Thoughts on Christmas Eve, that most tender evening . . .
To all of my readers —
I wish you a most blessed Christmas, with the hope that our DWELLING together in the truth of the Word of God is transforming us all, day by day, more and more, into the likeness of this Child, the Christ.
With love in Jesus’ Name,
Luke 2:7 (King James Version)
And she brought forth her firstborn son, and wrapped him in swaddling clothes, and laid him in a manger; because there was no room for them in the inn.
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from Wishful Thinking: A Seeker’s ABC,
by Frederick Buechner
Unlike Buddhism or Hinduism, biblical faith takes history very seriously because God takes it very seriously. He took it seriously enough to begin it and to enter it and to promise that one day he will bring it to a serious close. The biblical view is that history is not an absurdity to be endured or an illusion to be dispelled or an endlessly repeating cycle to be escaped. Instead it is for each of us a series of crucial, precious, and unrepeatable moments that are seeking to lead us somewhere.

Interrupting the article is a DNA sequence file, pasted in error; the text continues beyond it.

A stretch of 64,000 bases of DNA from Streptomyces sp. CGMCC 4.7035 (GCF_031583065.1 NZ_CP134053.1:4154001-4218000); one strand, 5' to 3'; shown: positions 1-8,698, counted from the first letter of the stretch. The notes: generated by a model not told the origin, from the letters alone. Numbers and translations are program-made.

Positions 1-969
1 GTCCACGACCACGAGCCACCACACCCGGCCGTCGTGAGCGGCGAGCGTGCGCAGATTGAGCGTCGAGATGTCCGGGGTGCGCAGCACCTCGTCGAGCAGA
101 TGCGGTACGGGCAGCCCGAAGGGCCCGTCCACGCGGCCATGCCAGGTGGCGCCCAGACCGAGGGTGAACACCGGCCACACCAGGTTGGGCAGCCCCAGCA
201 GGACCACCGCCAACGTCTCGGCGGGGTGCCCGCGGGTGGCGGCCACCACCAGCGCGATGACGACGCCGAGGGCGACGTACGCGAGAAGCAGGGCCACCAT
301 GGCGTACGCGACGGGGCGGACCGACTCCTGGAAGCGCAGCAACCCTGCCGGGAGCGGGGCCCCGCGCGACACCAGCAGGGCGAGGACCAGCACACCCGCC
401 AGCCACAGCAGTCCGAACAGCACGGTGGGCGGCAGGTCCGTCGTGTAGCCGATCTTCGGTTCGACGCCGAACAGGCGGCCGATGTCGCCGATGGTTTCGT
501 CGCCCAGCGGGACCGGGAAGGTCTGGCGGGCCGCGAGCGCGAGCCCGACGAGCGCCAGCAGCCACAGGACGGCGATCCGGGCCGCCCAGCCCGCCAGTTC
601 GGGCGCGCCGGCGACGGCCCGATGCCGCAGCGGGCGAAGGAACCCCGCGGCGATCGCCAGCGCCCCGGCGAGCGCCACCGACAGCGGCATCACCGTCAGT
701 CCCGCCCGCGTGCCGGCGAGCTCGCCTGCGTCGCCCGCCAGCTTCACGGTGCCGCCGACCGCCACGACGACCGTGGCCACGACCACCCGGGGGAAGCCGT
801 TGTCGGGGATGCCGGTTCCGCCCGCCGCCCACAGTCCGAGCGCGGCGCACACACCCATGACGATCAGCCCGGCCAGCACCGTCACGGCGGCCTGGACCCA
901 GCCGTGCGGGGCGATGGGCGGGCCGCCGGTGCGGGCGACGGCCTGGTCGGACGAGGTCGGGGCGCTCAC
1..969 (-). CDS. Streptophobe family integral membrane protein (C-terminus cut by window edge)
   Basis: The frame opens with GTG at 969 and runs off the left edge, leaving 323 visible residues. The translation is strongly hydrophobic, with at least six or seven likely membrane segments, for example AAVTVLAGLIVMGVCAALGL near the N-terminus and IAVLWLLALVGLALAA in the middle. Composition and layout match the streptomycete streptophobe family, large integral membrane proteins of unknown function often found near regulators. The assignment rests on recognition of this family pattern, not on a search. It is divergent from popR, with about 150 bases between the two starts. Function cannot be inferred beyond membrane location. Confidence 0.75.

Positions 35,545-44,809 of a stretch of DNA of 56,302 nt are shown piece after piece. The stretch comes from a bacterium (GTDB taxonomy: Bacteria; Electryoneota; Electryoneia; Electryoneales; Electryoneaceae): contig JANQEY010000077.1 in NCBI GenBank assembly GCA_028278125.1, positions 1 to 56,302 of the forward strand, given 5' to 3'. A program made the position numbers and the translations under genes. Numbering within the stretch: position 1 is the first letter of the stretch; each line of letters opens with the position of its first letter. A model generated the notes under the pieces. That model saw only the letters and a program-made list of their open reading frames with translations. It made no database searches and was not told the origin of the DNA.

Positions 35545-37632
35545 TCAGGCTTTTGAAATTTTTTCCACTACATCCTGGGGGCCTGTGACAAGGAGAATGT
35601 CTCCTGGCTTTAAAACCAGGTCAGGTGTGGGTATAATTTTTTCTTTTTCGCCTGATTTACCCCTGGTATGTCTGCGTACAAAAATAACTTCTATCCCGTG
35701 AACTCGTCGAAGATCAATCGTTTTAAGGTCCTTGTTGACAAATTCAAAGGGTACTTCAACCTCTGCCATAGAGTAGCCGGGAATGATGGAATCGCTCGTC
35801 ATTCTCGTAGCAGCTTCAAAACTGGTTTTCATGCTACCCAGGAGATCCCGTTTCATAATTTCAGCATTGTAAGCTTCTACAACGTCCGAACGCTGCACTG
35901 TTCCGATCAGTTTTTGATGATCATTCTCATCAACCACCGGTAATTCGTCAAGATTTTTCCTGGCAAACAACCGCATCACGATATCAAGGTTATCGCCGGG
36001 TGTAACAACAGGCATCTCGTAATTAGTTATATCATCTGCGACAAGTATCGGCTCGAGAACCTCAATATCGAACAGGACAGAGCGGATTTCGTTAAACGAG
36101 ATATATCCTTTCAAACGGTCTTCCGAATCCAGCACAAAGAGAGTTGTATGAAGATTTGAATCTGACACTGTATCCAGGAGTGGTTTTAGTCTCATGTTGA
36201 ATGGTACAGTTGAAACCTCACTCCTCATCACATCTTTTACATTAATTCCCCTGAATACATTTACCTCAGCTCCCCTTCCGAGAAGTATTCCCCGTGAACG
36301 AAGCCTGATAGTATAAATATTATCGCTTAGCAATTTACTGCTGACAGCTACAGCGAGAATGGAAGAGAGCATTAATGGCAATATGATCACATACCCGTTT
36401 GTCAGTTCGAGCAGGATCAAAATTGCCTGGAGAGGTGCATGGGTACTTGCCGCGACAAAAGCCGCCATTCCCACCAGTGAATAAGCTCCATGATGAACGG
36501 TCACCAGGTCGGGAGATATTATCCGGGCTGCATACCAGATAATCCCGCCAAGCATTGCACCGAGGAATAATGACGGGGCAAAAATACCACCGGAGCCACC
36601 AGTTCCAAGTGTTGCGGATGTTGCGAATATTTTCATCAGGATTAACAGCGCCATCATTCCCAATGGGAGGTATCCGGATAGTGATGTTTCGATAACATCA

The true history of humankind and the true history of each individual has less to do than we tend to think with the kind of information that gets into most histories, biographies, and autobiographies. True history has to do with the saving and losing of souls, and both of these are apt to take place when most people—including the one whose soul is at stake—are looking the other way. The real turning point in our lives is less likely to be the day we win the election or get married, than the morning we decide not to mail the letter or the afternoon we watch the woods fill up with snow. The real turning point in human history is less apt to be the day the wheel is invented or Rome falls, than the night a boy is born to a couple of Jews.
HERE is Celine Dion performing ”O Holy Night.’
We do not believe that the virgin mother gave birth to a son and that he is the Lord and Savior unless, added to this,
I believe the second thing, namely, that he is my Savior and Lord.
Martin Luther, “Sermon on the Afternoon of Christmas Day 1530”
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17th century English poet Richard Crashaw:
“In the Holy Nativity of our Lord”